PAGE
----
New Breed of Ultra Low Noise Regulators
Update (6/30/14): Added TI LP5907, reviewed noise figures.
Update (2/1/14): Added the ADM7150/ADM7151 which is now at the top of the pack.
Update (01/29/13): Revised the noise density numbers
Update (8/27/12): Added the new TI TPS7A4700 regulator to the table. This device can source up to 1 A of current and ranks on top of the list. Also please ignore the noise density numbers, I need to revise them. Look at the RMS noise values.
The table below compares the noise level of some regulators used in current DIY modules vs a new breed of regulators that are used in portable consumer devices such as cell phones.
Just like phase noise in clocks, it is difficult to compare noise values among linear regulators because there is no common ground in specifying noise figures. Some companies report noise density, others RMS V noise, and yet others % of Vout. The frequency range for the reported noise figures also varies from company to company. Thus it is required to convert spec numbers to a common measuring unit. I chose to convert everything to “Noise Density” in nV/Sqrt(Hz) numbers. In order to understand the relationship between RMS noise and noise density, you can watch this video tutorial: http://www.youtube.com/watch?v=ywChrIRIXWQ [or here]
The noise density numbers are taken off the noise density spectra charts in the data sheets (D) or when not available from the datasheet they are calculated (C) in accordance to the relationship presented in the video above. They have been further normalized to a bandwidth of 100KHz. The number represents the “tail” of the noise spectrum which is typically a flat line.
The first two rows are application notes indicating the noise density value of the noise floor. AN51 is a discrete design using a ZETEX voltage reference. LM723 is an old part used in older designs. Newer monolithic designs have the added advantage that they are also very low dropout (LDO).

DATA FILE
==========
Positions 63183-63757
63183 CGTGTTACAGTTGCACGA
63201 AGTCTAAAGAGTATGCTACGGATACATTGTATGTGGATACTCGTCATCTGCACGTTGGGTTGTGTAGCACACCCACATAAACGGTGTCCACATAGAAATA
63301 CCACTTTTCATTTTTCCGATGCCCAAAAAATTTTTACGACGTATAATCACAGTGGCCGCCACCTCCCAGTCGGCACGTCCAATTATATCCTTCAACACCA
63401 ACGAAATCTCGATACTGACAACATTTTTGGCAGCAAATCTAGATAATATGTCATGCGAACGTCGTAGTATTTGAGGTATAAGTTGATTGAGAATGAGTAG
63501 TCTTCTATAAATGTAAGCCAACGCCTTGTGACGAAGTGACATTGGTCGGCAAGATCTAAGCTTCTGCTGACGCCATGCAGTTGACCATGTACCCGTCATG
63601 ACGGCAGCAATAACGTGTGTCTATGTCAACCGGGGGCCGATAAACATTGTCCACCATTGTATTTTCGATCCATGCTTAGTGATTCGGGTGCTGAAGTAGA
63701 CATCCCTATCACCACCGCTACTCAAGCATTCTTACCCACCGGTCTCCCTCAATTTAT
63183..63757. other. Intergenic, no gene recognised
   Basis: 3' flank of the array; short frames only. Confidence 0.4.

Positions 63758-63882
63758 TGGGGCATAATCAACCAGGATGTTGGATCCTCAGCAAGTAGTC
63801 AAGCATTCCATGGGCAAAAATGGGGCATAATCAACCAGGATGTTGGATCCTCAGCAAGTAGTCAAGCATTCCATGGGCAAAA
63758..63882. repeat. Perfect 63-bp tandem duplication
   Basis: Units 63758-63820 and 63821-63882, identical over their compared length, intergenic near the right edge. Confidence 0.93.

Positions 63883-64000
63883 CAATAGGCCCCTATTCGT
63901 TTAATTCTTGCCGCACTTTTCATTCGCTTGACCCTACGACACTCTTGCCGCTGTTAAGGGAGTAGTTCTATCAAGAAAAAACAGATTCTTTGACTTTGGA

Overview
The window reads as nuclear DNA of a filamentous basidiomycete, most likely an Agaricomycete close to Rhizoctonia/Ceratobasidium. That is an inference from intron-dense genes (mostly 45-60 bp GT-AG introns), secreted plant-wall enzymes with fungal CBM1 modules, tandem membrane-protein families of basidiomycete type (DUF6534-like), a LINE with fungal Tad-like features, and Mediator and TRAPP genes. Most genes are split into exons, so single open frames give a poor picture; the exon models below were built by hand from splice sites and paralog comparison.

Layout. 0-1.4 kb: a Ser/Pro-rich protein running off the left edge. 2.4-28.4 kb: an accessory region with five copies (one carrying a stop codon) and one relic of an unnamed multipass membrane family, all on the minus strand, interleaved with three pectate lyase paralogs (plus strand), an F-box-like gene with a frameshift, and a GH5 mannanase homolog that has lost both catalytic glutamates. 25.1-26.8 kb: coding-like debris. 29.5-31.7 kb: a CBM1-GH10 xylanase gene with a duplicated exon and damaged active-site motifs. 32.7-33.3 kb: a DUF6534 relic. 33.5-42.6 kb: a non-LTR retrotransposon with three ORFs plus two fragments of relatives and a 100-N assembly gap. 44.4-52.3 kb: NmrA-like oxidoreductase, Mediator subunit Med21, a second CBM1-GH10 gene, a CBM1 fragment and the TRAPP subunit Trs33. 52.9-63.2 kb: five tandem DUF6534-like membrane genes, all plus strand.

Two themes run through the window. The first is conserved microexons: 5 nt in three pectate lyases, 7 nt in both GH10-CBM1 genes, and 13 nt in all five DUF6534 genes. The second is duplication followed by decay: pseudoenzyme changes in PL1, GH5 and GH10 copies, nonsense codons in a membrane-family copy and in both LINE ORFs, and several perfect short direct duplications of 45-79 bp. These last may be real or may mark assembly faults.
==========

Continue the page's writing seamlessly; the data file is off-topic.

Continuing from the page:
The comparison suggests that whether using a discrete design or state of the art monolithic regulators, we are very close to the measurable noise floor (~14 nV seems the best regulators so far…).
For the diyer, these devices are very small and maybe very hard to solder, especially the micro SMD bump package.
|Regulator||Used in||Max Current
|BW for noise spec||Noise Density
|AN124||Noise floor||0.16 (peak)||0-10Hz||1? (not enough data)|
|ADM7150/7151||Discussion: [link]||800||1.6||10-100K||5.1(C), 1.7(D)|
|LP5907||diyinhk ES9018K2M||250||6.5||10-100K||21(C), 15(D)|
|LP5900||Lorien XMOS||150||6.5||10-100K||21(C), 12(D)
|ADM7160||New Product (looks very similar to ADP151)||200||9||10-100K||24(D)
|ADP151||Amanero USB, Ian’s FIFO||200||9||10-100K||28(C), 22(D)
|LT1763, LT1761, LT1762||Buffalo II (LT 1763)||500||20||10-100K||63(C), 40(D)|
|LT1963, LT1964||Musiland power mod
|LM317, LT1117||LCDPS, many low cost devices||1500, 800||99250||10-10K10-20K||3131 (?)3953 (?)|
As previously discussed, the noise density numbers are an approximation assuming that it is “flat” throughout the bandwidth of interest. The area under the noise density trace is the RMS noise figure. So basically, if we assume a square area and a bandwidth of 100 KHz, then the RMS Noise = Noise Density X SQRT(100,000) = Noise Density X 316
Note: the second noise figure for the LM317 comes from TNT-Audio [link]. There, it is measured at 250 uV for the ~20Khz bandwidth.